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They’re Getting Their Sanity Back

A report from the San Francisco Chronicle in California. “Bay Area home prices stalled out for a second straight month in April. ‘We are seeing more price reductions, more contingent sales, we are not having the spring we had last year,’ said Joan Ulibarri, a Compass real estate agent on the Peninsula.”

“Compass agent Virginia Supnet put it another way. ‘Buyers are being a lot pickier,’ she said. ‘They’re getting their sanity back.'”

“Supnet has a listing on Miramar Drive in Half Moon Bay that’s been on the market since December. After two price drops, it’s listed at $2,390,000, with 4,140 square feet of space, ocean views, a home theater, gym and wine cellar. ‘People love it,’ she said, ‘but it’s either not in their price range or they could afford it but they think, ‘Do I really need all this space?’”

“‘There are more active listings, a lot more to choose from’ in the Bay Area, said Jordan Levine, the association’s deputy chief economist. There has also been a shift in the mix of sales, with fewer high-end sales and more entry-level sales. That puts downward pressure on the median price, which is the price at which half of homes sold for more and half for less.”

“According to the California Association of Realtors, the median price paid for an existing, single-family home in April fell 2.2% year-over-year in the Bay Area.”

The Bay Area Newsgroup. “The weakness in prices for previously owned residences surfaced in six of the nine Bay Area counties during April, compared with April 2018, according to the CoreLogic report.”

“Median prices for re-sold homes fell in Santa Clara County, Alameda County, Contra Costa County, Marin County, San Francisco, and Sonoma County. The worst home price decline surfaced in Santa Clara County, where median prices lurched 7.7 percent lower, CoreLogic’s report revealed.”

“Double-digit declines in sales occurred in Santa Clara County, Sonoma County, and Contra Costa County in April compared with the year before.”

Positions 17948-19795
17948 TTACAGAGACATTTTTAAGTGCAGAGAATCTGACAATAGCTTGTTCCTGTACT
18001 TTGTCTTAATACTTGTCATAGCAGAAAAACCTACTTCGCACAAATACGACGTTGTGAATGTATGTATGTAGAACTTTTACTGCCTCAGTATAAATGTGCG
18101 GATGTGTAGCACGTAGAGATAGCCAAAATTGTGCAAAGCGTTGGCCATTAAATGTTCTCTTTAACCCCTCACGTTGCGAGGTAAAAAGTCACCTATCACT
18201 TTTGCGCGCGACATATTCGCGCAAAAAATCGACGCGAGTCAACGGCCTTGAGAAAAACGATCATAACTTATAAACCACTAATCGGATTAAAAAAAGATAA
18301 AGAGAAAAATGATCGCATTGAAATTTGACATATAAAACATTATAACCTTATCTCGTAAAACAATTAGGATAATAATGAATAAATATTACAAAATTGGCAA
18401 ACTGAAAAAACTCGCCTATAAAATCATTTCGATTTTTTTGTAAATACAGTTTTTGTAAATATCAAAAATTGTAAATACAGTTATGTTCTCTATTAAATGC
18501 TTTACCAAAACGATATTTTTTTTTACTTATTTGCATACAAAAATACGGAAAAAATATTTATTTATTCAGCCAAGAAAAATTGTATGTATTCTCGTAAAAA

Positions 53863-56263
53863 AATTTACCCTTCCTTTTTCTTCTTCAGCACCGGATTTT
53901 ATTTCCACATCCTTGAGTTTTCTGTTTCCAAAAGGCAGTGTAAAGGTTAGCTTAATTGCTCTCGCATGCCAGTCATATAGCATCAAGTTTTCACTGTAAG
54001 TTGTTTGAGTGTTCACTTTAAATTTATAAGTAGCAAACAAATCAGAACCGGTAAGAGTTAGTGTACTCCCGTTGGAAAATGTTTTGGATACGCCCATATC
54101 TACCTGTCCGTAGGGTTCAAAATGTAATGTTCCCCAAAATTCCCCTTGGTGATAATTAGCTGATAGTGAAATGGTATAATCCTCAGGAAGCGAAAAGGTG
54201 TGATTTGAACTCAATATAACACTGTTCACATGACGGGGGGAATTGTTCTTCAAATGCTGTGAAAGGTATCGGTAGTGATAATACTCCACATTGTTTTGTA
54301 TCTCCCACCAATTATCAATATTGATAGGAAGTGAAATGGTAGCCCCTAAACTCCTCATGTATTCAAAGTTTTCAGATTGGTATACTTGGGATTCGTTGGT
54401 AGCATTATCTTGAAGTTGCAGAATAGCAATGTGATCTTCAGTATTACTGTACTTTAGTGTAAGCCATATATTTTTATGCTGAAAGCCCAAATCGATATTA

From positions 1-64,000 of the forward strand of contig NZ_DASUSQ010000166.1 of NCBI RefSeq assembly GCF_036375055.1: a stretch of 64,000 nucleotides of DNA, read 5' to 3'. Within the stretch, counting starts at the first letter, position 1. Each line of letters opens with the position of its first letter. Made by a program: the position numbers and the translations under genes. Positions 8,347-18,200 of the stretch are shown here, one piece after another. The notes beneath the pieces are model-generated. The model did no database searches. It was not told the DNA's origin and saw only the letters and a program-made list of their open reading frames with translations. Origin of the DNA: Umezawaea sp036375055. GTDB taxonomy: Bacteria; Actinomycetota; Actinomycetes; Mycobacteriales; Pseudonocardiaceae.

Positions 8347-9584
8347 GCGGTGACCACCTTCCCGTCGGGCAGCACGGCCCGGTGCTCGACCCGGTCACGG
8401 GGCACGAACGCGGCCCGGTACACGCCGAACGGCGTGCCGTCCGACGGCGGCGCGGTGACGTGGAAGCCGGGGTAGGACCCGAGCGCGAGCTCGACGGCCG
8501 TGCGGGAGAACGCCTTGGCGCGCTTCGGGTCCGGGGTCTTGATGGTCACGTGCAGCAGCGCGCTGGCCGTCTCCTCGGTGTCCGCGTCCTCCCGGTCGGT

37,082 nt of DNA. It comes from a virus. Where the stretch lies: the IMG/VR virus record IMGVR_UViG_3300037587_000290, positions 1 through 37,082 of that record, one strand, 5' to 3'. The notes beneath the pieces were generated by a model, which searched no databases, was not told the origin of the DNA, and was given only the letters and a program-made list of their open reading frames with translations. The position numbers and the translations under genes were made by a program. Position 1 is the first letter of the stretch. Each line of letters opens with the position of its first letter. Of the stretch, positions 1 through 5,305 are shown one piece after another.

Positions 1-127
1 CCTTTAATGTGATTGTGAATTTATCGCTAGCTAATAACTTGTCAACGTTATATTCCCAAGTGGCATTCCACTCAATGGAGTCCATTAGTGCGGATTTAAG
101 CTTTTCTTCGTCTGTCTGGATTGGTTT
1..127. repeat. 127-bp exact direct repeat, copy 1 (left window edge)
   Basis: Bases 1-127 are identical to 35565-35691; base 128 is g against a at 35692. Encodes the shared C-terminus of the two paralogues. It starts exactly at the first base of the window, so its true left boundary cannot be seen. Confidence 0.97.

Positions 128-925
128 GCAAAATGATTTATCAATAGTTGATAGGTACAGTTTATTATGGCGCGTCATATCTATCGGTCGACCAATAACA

This Post Has 98 Comments
  1. ‘Median prices for re-sold homes fell in Santa Clara County, Alameda County, Contra Costa County, Marin County, San Francisco, and Sonoma County. The worst home price decline surfaced in Santa Clara County’

    Eat yer crow Thornberg!

    1. “The worst home price decline surfaced in Santa Clara County”

      But…but…what about their fantastic weather?

  2. ‘‘There are more active listings, a lot more to choose from’ in the Bay Area’

    Wa happened to my shortage bay aryans?

  3. Zildo has changed many market forecasts from falling to flat. I was amazed to see the falling forecasts in the first place (as was another poster) because of the ramifications. And I’m not at all surprised with the flat revisions.

  4. They are shaking their heads out there, but when you think about cycles, which are just manifestations of human nature, it really is just a predictable thing. Late comes to the market will lose big once the down cycle accelerated and a whole litany of predictable side effects will take hold. Lots of pain. The things coming to light now are kind of early few stages.

    Anything progressing over past 6 months or so really surprise anyone here? Lots of denial going on from those who will be hurt in the process, but reality trumps denial every time. It’s almost like you can fill in the blanks for future events and somehow look brilliant when the time comes. Is really just taking the rose tinted shades off. No big wisdom there. There will be good opportunities coming. Stay tuned.

    1. There will be good opportunities coming. Stay tuned.

      If you think we are in some sort of decade long predictable cycle alone, there might be a fleecing waiting for you. Every bad idea imaginable has been financed at this point. Bad ideas at a “good price” could be what draws in most of the previously patient.

      I’ve been fascinated by this massive credit expansion now for over 15 years. I have no idea what things will look like after it is retired. However, I have found good opportunities along the way already and now only have to worry about enjoying them as much as possible.

    2. It’s almost like you can fill in the blanks for future events and somehow look brilliant when the time comes.

      It’s all fun and games and looking brilliant until the Fed steps in and starts shooting foam in all directions.

  5. ‘Do I really need all this space?’

    Of course they do…provided prices are rising at 10%+ per year.

    If prices are falling, not so much space is needed.

    1. Also do they need that second or third “investment” properties now that prices are dropping. It’s funny that they don’t ask these questions during the bubble years!

      1. It’s also funny how quickly a perceived inventory shortage can melt away as specuvestors dump those second and third properties before they turn into falling knives.

    2. Did she mention to her FB over the past few years that they were insane to purchase at that time?
      I don’t think so

  6. ‘They’re getting their sanity back.’

    One by one…just like the saying goes.

    ‘People love it,’ she said, ‘but it’s either not in their price range or they could afford it but they think, ‘Do I really need all this space?

    I bet if they were sure they were going to make a bunch of money on it right away those things wouldn’t be obstacles.

  7. “Compass agent Virginia Supnet put it another way. ‘Buyers are being a lot pickier,’ she said. ‘They’re getting their sanity back.’”